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Four Pictures by Emily Carr

by Nicolas Debon

Emily Carr: At the Edge of the World

by Jo Ellen Bogart, Maxwell Newhouse, illus.

These two new books on Emily Carr couldn’t have taken more different approaches. Jo Ellen Bogart’s Emily Carr: At the Edge of the World is the more traditional – a crisply written biography, filled with well-chosen detail that takes us from Carr’s birth in 1871 to her death in 1945. In Four Pictures by Emily Carr, French-born illustrator Nicolas Debon attempts to capture the essence of Carr’s life and talent in comic book form, focusing on four formative events in her life. Each story opens with a pithy set-up paragraph and a Carr painting from the salient point in her life. Interestingly, these four key events are also pivotal moments in the Bogart biography, which, with its longer text, provides a great deal more context for them.

Debon begins his portrait of Carr when she’s 27, embarking on her first of many trips to the West Coast of Vancouver Island “to paint the Indian way of life” at a mission in Uclulet. Debon’s cartoons, done in gouache and India ink, have a muted sepia quality, filled with the earth tones common in Carr’s work. Debon quickly establishes Carr as an unconventional woman, free of the typical prejudices of her time. Because of her open, humorous temperament, the natives nicknamed her Klee Wyck, the laughing one. By the end of the episode, Debon shows Carr developing her lifelong affinity with the native lifestyle and the West Coast landscape.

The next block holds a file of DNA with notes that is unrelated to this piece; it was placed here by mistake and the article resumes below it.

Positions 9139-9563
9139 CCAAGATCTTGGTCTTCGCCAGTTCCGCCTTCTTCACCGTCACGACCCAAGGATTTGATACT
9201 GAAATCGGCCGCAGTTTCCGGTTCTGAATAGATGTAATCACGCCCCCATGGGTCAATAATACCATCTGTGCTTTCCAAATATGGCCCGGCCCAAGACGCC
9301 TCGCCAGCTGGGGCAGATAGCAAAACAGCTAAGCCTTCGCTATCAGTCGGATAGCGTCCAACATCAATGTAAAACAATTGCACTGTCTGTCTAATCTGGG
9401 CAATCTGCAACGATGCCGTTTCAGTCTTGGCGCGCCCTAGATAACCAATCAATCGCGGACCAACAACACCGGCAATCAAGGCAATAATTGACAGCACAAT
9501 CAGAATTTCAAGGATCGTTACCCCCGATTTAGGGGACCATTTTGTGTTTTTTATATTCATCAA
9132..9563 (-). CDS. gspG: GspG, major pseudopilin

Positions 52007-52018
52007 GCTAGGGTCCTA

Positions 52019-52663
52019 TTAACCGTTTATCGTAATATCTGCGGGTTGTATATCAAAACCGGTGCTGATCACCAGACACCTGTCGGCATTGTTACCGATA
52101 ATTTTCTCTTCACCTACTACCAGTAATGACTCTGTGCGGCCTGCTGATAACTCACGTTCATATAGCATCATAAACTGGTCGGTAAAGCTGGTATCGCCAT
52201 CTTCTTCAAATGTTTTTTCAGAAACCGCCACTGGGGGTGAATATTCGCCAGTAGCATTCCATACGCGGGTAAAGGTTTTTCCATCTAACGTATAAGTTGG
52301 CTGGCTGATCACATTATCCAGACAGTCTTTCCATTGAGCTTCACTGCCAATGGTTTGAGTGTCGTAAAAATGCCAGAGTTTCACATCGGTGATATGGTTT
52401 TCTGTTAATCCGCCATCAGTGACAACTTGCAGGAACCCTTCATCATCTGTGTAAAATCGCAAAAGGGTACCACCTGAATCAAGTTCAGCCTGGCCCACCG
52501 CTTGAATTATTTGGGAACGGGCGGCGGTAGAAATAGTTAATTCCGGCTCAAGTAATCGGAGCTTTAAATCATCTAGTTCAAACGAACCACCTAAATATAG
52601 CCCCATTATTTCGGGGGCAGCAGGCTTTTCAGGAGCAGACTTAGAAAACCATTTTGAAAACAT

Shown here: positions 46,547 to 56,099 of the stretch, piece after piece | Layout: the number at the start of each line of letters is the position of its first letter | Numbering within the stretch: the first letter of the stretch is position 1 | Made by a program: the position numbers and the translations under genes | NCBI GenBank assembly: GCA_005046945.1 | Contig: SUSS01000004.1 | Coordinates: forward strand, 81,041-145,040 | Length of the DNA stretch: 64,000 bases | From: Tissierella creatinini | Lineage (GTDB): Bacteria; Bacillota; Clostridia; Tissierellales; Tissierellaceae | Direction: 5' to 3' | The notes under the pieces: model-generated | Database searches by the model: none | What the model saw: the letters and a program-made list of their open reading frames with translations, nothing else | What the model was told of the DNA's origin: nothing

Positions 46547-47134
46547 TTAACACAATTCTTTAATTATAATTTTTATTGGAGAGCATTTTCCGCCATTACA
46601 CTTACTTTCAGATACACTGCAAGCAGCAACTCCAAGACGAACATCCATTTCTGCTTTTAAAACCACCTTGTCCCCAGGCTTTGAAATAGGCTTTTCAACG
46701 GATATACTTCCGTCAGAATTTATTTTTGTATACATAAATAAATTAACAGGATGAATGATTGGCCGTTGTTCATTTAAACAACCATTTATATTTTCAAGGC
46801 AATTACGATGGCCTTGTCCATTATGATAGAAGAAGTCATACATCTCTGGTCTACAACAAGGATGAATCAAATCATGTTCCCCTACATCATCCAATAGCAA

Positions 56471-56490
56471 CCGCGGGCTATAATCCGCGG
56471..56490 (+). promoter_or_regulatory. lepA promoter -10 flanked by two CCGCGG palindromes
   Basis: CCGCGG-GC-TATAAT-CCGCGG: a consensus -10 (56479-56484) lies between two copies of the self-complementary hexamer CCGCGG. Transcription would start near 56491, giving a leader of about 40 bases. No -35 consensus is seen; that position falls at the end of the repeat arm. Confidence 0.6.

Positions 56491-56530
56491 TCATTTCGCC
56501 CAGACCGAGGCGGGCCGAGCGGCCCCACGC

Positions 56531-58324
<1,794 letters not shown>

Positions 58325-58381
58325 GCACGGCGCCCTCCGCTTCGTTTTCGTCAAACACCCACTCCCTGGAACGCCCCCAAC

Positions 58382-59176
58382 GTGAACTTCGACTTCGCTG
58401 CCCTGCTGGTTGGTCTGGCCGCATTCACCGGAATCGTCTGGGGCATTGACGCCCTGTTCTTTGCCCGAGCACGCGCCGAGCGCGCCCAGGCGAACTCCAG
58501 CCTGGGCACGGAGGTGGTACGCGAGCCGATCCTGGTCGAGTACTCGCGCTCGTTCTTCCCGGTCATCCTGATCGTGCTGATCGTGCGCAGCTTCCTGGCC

Bogart opens her biography with Carr as a child – wisely, since this book is aimed, after all, at young readers, who might well forge a stronger connection with the artist by first seeing her as a “robust and lively” girl, guilty of “improper behaviour” and precocious enough to build her own easel from cherry tree branches. Folk artist Maxwell Newhouse supplies airy, whimsical pen-and-ink line drawings that provide a nice contrast to the brooding intensity of Carr’s oils. Each spread is adorned with one of Carr’s paintings, chosen to correspond with the facing text, and a Newhouse line drawing. We learn that Carr’s parents both died when she was a teenager, and though she was forbidden to travel to Europe to study art, she was permitted to attend art school in San Francisco for three years. Returning home, she taught art classes to children.